Rust Lang

Rust Traits

A trait refers to a group of methods defined for a specific type. Traits are incredible as they provide an abstraction for functionality and logic that can be shared between multiple types.

Traits support concrete and abstract methods, as we will see in this article.

Rust Define Trait

To define a trait in Rust, we use the trait keyword, followed by the trait’s name and body. The trait body can contain either concrete or abstract method.

The syntax is as shown:

traitTraitName {
fncon_method(&self) {
// function body

Note that a trait method includes the &self parameter. This must be the first parameter in the method, and other parameters must be provided after.

trait Info {

fn description(&self) -> String;

fn mileage(&self) -> f64;


In the code above, we define a strait called Info that contains abstract methods. A car object can use the methods above. However, since the method of description and mileage values can differ depending on the car, the logic has to be applied distinctly.

Rust Implement Trait

After defining a trait, we can need to implement it. The syntax for trait method implementation is similar to a struct method.

Consider the example below:

traitInfo {
fndescription(&self) ->String;
fnmileage(&self) ->f64;
structVehicle {
    model: String,
    manufacturer: String,
    price: i32
impl Info for Vehicle {
fndescription(&self) ->String{
returnformat!("Model: {}, Manufacturer: {}, Price: {}", self.model, self.manufacturer, self.price);
fnmileage(&self) ->f64 {

In the above example, we define a struct that holds information for a vehicle. We can then implement methods, as shown above.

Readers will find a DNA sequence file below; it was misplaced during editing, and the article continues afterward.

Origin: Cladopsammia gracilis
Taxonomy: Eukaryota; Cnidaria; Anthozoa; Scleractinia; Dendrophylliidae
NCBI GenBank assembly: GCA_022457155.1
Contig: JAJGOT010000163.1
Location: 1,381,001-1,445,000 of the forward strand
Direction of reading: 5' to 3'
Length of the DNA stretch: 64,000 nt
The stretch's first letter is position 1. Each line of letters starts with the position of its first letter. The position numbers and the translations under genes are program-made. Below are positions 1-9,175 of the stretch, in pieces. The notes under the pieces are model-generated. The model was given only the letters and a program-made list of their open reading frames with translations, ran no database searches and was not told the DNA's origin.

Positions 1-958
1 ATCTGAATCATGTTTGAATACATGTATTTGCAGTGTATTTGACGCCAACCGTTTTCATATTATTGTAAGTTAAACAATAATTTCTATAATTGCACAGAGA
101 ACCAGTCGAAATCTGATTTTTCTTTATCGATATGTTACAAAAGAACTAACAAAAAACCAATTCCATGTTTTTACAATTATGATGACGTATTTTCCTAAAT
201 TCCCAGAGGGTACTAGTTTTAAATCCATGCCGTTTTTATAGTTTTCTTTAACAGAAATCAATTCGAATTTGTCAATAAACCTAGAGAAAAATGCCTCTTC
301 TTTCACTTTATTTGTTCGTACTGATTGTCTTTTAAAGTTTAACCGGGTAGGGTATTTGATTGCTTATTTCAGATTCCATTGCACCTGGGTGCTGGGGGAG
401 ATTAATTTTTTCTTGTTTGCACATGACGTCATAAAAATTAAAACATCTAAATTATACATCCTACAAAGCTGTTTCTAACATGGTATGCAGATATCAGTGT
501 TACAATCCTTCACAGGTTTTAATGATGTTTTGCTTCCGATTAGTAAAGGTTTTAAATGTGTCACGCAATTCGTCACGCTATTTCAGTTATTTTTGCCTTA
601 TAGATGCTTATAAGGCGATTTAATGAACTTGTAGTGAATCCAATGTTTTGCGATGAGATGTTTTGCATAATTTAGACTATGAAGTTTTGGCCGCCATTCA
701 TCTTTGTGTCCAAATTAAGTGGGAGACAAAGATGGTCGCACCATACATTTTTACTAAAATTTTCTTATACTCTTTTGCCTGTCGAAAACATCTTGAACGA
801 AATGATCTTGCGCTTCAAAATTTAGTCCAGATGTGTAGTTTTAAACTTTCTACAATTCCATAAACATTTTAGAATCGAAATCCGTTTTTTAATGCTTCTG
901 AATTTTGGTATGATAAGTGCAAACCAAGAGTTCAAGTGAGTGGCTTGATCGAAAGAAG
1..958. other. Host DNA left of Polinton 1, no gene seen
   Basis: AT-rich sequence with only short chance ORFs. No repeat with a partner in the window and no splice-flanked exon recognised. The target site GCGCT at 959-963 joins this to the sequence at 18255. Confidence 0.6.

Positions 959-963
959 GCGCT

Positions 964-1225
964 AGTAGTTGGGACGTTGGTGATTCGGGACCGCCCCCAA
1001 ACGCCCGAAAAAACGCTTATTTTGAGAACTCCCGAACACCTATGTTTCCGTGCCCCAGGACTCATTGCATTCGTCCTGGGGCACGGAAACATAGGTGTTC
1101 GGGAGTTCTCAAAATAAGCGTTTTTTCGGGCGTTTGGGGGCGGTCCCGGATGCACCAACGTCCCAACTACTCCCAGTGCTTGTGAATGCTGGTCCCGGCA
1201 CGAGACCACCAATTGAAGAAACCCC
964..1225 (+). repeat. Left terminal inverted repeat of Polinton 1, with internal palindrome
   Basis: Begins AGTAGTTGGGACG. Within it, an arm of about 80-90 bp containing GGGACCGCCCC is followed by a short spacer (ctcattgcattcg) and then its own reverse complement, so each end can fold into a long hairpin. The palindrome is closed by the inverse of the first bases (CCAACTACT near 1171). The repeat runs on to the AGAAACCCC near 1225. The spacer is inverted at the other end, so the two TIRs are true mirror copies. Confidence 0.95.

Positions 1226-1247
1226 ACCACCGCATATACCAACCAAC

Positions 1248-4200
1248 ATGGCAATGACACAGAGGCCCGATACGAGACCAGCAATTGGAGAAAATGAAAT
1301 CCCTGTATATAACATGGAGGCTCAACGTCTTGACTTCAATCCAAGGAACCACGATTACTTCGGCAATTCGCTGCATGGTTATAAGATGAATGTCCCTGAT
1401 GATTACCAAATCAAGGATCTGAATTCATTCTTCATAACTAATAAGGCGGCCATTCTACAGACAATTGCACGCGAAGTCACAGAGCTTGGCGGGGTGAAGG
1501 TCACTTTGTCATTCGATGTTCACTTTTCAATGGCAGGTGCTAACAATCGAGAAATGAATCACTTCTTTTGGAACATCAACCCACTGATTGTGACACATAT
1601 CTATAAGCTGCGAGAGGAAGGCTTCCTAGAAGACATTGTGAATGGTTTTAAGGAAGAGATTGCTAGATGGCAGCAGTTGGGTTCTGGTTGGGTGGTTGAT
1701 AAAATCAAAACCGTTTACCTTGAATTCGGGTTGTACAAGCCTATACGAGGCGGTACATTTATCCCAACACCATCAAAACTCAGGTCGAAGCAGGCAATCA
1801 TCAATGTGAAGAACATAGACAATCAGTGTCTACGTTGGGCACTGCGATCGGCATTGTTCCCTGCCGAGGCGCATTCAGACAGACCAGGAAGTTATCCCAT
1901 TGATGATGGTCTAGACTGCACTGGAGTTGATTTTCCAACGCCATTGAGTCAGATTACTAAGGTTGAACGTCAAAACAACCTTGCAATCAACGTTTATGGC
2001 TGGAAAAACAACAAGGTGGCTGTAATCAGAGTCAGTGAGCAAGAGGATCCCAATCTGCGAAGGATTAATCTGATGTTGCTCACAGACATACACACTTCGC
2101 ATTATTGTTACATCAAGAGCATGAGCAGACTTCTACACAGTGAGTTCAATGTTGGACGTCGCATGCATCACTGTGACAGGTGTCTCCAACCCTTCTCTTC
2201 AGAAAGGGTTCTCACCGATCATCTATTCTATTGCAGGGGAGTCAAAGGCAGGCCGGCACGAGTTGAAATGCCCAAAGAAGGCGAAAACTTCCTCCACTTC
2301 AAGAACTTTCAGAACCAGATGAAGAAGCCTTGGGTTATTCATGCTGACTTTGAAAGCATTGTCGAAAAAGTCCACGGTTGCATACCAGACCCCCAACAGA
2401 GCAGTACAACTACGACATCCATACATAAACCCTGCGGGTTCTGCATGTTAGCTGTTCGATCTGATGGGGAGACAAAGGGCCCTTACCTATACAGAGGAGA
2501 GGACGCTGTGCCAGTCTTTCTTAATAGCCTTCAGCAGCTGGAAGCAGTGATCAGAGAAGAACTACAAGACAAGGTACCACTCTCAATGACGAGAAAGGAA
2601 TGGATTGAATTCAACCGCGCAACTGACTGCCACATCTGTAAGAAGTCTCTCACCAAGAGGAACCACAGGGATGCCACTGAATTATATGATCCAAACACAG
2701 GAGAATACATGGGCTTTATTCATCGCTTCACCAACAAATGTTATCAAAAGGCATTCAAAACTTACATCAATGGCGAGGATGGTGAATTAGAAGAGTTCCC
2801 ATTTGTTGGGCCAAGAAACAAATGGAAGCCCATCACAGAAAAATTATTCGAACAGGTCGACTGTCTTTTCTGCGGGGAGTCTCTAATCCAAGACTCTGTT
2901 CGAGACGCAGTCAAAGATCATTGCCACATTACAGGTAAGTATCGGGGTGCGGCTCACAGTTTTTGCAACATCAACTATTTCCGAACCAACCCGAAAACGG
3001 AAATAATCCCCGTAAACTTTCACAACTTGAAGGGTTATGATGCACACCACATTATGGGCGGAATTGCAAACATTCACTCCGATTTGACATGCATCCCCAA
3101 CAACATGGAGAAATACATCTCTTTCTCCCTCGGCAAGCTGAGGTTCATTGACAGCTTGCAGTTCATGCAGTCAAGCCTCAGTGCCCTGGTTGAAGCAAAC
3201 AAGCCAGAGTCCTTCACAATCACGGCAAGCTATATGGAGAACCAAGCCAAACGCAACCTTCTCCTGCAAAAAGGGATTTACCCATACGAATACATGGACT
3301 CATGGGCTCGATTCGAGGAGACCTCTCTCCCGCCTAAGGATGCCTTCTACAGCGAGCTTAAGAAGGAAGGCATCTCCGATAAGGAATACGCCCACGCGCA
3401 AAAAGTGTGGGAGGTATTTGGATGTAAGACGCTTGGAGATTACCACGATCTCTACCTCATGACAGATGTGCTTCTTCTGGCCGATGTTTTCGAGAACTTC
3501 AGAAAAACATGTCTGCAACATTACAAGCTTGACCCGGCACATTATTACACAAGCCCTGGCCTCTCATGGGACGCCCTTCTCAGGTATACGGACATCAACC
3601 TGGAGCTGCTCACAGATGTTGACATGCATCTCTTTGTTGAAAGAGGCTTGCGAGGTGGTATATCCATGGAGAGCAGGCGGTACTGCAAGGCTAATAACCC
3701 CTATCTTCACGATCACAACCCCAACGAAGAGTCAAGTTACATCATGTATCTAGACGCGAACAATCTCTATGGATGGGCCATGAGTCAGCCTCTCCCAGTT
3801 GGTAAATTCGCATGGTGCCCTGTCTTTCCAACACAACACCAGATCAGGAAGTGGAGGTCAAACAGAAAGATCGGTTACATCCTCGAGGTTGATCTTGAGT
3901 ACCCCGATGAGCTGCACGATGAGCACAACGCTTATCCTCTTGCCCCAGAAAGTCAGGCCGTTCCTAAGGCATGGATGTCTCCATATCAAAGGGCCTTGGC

In the main function, we can have instances for the Vehicle structs as shown:

fnmain() {
let car = Vehicle{
        model: "Camry".to_string(),
        manufacturer: "Toyota".to_string(),
        price: 25295
let motorcycle = Vehicle {
        model: "V-Max".to_string(),
        manufacturer: "Yamaha".to_string(),
        price: 27999

In the code above, we define two instances of the Vehicle struct with the properties implemented differently.

Calling Trait Methods

Once we have implemented the methods for a trait, we can call the method using the dot notation as shown:

println!("{}", car.description());

This should return:

Model: Camry, Manufacturer: Toyota, Price: 25295


This guide provides the fundamentals for working with traits in the Rust language. Consider the documentation to learn more.

About the author

John Otieno

My name is John and am a fellow geek like you. I am passionate about all things computers from Hardware, Operating systems to Programming. My dream is to share my knowledge with the world and help out fellow geeks. Follow my content by subscribing to LinuxHint mailing list